U.S. firms use a similar structure. But instead of calling these attorneys FSE partners, they might call them junior partners. The benefit of this level of partnership is that the lawyer receives a guaranteed salary and profit sharing. The drawback is that the lawyer has little or no input into how the firm runs.
A salaried partner, also called an income partner, is also a non-equity partner. These “partners” do not have an ownership stake in the firm.
A salaried partner is roughly equivalent to a senior associate. As the name suggests, an income partner receives a salary and a discretionary bonus instead of profit sharing. This distinguishes them from FSE partners who get a share of the firm’s year-end profit.
The benefit of this partnership model is that the firm can promote associates without the risk of taking on untested law firm partners.
The downside is that most lawyers understand that promotion to a salaried partnership does not represent much of a step forward on a legal career path. It may feel like the firm is keeping experienced associates from reaching the partner level.
How Does a Law Firm Work?
Private law firms have an internal structure just like any other business. Each person in the firm fills a role in providing legal services to clients. The roles include lawyers who are admitted to practice law and the legal staff who support the law practitioners.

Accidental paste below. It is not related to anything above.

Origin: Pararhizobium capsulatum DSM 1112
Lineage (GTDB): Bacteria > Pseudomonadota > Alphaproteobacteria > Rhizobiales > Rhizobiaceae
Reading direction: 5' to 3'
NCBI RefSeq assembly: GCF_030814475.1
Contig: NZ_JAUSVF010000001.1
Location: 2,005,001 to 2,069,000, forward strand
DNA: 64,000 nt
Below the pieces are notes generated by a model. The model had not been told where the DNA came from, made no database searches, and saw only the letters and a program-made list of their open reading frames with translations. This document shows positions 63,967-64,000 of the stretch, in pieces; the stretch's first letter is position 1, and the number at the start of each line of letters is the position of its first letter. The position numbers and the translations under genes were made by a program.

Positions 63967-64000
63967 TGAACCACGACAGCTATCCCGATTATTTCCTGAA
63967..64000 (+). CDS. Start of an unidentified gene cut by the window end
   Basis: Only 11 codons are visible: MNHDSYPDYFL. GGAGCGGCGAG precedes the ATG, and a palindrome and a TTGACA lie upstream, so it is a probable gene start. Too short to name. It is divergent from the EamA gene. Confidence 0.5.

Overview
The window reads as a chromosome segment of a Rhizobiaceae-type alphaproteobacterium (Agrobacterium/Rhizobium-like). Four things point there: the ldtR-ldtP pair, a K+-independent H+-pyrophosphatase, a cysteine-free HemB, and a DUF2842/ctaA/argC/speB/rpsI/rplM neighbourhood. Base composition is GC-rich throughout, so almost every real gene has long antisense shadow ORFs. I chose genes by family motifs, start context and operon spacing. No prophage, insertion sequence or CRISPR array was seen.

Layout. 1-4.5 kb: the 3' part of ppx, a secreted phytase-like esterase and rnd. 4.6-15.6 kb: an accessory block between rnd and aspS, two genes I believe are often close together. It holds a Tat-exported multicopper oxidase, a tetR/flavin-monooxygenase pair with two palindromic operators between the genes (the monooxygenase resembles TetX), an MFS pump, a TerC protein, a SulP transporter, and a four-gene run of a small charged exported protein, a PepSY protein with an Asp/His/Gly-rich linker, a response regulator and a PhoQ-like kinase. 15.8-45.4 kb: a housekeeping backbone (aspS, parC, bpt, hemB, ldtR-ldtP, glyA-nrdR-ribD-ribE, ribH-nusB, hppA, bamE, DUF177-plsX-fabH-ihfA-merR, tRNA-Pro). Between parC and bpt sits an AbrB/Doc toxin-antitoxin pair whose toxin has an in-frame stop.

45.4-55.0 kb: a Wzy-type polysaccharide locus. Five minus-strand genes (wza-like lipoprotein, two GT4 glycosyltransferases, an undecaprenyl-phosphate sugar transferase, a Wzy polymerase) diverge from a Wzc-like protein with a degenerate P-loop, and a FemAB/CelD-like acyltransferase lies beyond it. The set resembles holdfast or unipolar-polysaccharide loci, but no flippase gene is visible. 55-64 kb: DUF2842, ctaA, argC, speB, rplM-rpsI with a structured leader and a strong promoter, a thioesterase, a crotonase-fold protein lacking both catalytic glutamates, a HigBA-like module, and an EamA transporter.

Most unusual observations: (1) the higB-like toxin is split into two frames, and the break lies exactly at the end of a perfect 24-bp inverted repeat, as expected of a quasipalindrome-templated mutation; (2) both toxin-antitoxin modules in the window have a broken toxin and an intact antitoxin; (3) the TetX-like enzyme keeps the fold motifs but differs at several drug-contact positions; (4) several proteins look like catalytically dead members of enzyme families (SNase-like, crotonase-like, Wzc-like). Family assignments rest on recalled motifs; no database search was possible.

Lawyers practice law, including:
- Advising and counseling clients
- Representing clients before adjudicative bodies
- Advocating for clients against opposing parties
- Negotiating on behalf of clients
Attorneys also have roles within the firm. Each one's role depends on their relationship with the law firm.
What is a partner? Partners own a share of the law firm. They steer the direction of the law firm through an established management structure.
Some firms have a management committee law firm structure. This committee makes decisions by taking a vote among the partners.
Other firms have a managing partner law firm structure. This partner acts as the executive, making day-to-day decisions. The law firm will still take partnership votes on major issues like merging with another firm or firing a partner. The firm's articles of organization or partnership agreement identify issues that require a vote.
Associates are employees of the law firm. They have no management responsibilities, no vote on firm matters, and no ownership stake in the firm. They do not have the right to profit sharing and have nothing at risk if the firm has financial struggles.
Many law firms are divided into sections. Each section covers a particular practice area. Associates are usually assigned to a particular section based on the firm’s needs and the associate’s interests. For example, associates in the intellectual property section will spend most of their time on IP cases.
Each section is led by one or more partners who oversee the cases in their sections. The associates usually report to partners who set the case strategy.